8. Electrical conductivity of apple and sour cherry juice concentrates during ohmic heating
Ohmic heating is based on the passage of electrical current through a food product that serves as an electrical resistance. In this study, apple and sourcherry concentrates having 20-60% soluble solids were ohmically heated by applying five different voltage gradients (20-60 V/cm). The electrical conductivity relations depending on temperature, voltage gradient and concentration were obtained. It was observed that the electrical conductivities of apple and sourcherry juices were significantly affected by temperature and concentration (P < 0.05). The ohmic heating system performance coefficients (SPCs) were defined by using the energies given to the system and taken up by the juice samples. The SPCs were in the range of 0.47-0.92. The unsteady-state heat conduction equation for negligible internal resistance was solved with an ohmic heating generation term by the finite difference technique. The mathematical model results considering system performance coefficients were compared with experimental ones. The predictions of the mathematical model using obtained electrical conductivity equations were found to be very accurate. (Coskan et al 1999)
CONCLUSION: The studies discuss the problems of heat transfer techniques in cook-chill food processing. These include destruction of flavours and nutrients, and particle damage arising from high shear often employed to improve heat transfer rates. These heat transfer problems have now been overcome with the development of ohmic heating technology.
The Energy efficiency is more and also the cost of preservation is also low so, it is beneficial to use the this technique.
Determination of Vitamin C Concentration by Titration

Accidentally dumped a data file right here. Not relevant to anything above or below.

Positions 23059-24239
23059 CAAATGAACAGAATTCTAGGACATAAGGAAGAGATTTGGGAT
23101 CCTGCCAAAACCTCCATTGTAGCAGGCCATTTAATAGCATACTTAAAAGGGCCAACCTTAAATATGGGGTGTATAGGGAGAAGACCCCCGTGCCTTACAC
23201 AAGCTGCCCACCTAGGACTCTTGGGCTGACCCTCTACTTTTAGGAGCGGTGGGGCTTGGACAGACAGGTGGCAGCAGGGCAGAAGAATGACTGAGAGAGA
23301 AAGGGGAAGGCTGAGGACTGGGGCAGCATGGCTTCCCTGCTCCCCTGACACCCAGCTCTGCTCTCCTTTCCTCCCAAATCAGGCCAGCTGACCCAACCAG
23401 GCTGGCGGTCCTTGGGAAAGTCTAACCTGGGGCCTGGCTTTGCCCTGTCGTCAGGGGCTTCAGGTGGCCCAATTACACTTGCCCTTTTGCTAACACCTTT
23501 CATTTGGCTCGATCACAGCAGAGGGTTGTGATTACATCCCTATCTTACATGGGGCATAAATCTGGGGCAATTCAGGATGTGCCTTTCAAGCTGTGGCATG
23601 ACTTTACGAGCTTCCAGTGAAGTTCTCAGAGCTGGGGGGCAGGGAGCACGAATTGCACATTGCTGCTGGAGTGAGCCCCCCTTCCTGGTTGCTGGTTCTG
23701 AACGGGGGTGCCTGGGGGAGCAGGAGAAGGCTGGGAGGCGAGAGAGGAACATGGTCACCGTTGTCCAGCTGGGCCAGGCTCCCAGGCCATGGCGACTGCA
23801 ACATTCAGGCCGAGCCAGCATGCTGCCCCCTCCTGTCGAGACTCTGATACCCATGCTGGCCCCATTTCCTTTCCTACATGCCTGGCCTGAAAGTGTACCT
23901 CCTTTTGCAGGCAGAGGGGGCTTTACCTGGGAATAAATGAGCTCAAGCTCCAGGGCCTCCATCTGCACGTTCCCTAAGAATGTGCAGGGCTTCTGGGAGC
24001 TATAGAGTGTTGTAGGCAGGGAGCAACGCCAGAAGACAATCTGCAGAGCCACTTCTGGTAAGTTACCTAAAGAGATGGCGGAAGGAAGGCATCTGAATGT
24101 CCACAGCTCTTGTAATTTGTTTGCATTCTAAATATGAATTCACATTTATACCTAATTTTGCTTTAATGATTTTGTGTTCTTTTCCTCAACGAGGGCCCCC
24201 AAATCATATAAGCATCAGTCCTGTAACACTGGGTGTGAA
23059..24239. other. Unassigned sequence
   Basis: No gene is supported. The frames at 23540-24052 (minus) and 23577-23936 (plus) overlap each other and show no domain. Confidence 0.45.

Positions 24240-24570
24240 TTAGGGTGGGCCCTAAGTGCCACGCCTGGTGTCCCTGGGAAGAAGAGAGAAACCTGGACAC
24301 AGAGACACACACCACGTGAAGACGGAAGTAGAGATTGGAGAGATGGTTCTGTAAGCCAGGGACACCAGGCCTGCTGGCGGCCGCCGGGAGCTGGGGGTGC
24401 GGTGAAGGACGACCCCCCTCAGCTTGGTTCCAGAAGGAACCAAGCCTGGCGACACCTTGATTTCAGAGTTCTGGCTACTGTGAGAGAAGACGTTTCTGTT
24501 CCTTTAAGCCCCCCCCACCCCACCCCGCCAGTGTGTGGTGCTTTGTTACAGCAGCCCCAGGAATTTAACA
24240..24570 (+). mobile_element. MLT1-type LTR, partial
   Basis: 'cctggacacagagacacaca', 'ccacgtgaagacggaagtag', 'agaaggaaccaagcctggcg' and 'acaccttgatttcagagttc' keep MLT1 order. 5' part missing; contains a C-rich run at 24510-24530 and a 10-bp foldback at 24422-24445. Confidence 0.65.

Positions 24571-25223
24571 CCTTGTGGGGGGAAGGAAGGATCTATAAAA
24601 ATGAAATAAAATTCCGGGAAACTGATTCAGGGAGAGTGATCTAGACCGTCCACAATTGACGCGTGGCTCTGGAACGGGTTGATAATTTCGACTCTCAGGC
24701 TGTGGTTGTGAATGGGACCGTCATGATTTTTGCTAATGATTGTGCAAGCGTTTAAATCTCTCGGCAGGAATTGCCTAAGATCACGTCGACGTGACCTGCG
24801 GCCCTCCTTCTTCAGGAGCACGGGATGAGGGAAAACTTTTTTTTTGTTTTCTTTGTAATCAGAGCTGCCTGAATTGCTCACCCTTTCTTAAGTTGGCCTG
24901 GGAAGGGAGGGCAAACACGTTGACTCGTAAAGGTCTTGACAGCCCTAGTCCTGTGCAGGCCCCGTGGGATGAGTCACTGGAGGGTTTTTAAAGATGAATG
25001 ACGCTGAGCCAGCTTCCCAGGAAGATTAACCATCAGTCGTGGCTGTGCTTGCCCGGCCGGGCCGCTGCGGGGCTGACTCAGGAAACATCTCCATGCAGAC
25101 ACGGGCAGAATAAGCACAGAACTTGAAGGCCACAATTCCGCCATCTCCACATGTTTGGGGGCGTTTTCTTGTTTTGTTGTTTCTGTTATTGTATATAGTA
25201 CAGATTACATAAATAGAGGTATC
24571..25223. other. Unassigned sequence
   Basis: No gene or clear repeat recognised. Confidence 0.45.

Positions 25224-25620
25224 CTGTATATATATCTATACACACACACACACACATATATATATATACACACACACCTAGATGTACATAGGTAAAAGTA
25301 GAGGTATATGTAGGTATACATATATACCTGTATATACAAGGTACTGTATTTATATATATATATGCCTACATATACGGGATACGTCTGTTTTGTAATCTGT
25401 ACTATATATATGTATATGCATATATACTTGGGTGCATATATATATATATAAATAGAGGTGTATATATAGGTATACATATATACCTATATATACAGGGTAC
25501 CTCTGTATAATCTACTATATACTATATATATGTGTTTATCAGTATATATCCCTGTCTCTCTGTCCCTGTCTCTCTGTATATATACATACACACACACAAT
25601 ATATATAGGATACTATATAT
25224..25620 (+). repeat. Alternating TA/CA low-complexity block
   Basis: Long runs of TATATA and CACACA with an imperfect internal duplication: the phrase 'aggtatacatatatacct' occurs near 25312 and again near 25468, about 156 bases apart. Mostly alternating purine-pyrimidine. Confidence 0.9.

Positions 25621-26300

Vitamin C (Ascorbic acid) is a necessary nutrient in the human diet. Fruit juices are among the most common consumer items taken to meet our daily requirements of ascorbic acid.
Vitamin C can be determined in food by use of an oxidation-reduction reaction. The redox reaction is preferable to an acid-base titration because a number of other species in juice can act as acids, but relatively few interfere with the oxidation of ascorbic acid by iodine.
This method determines the vitamin C concentration in a solution by a redox titration with potassium iodate in the presence of potassium iodide. The excess iodine is back titrated with thiosulfate (S2O32-). Starch solution is used as indicator. Iodide ions reduce iodate ions producing iodine in an amount equivalent to the iodate. The principal reactions involved are shown by the following equations.
Generation of iodine:
IO3- 5I- 6H → 3I2 3H2O
Titration of iodine with thiosulfate:
I2 2S2O32- → 2I- S4O62-
The reaction of iodine with ascorbic acid is shown in the following equation:
C6H8O6 I2 → C6H6O6 2I- 2H
Ascorbic acid is oxidized to dehydroascorbic acid
EXPERIMENT Apparatus – burette (50 mL), volumetric flasks (250 mL, 100mL), beaker (400 mL), pipette ( 10 mL, 25 mL), Erlenmeyer flasks (250mL)
Reagents – oxalic acid, C2H2O4.2H2O, potassium iodate KIO3, sodium carbonate, Na2CO3, sodium thiosulfate pentahydrate, Na2S2O3.5H2O, sulfuric acid, H2SO4, potassium iodide, KI, starch indicator solution (2% w/v in distilled water), apple juice
Preparation of Na2S2O3 and KIO3 solution Na2S2O3.5H2O and Na2CO3 were weighed 1.8613 g and 8 mg respectively to prepare exactly 250 mL of 0.03M sodium thiosulfate solution. Dilution of 0.25 g KIO3 in 250 mL volumetric flask was done.
Standardization of Sodium Thiosulfate 2 g of KI and 10 mL of 0.6M H2SO4 were added into 250 mL Erlenmeyer flask after 25 mL of KIO3 was pipette. This solution was titrated with sodium thiosulfate solution until the initial brown color of the solution turns to pale yellow. 2 mL of starch indicator was added and the titration was completed at the disappearance of the blue color. Titration was repeated 2 times.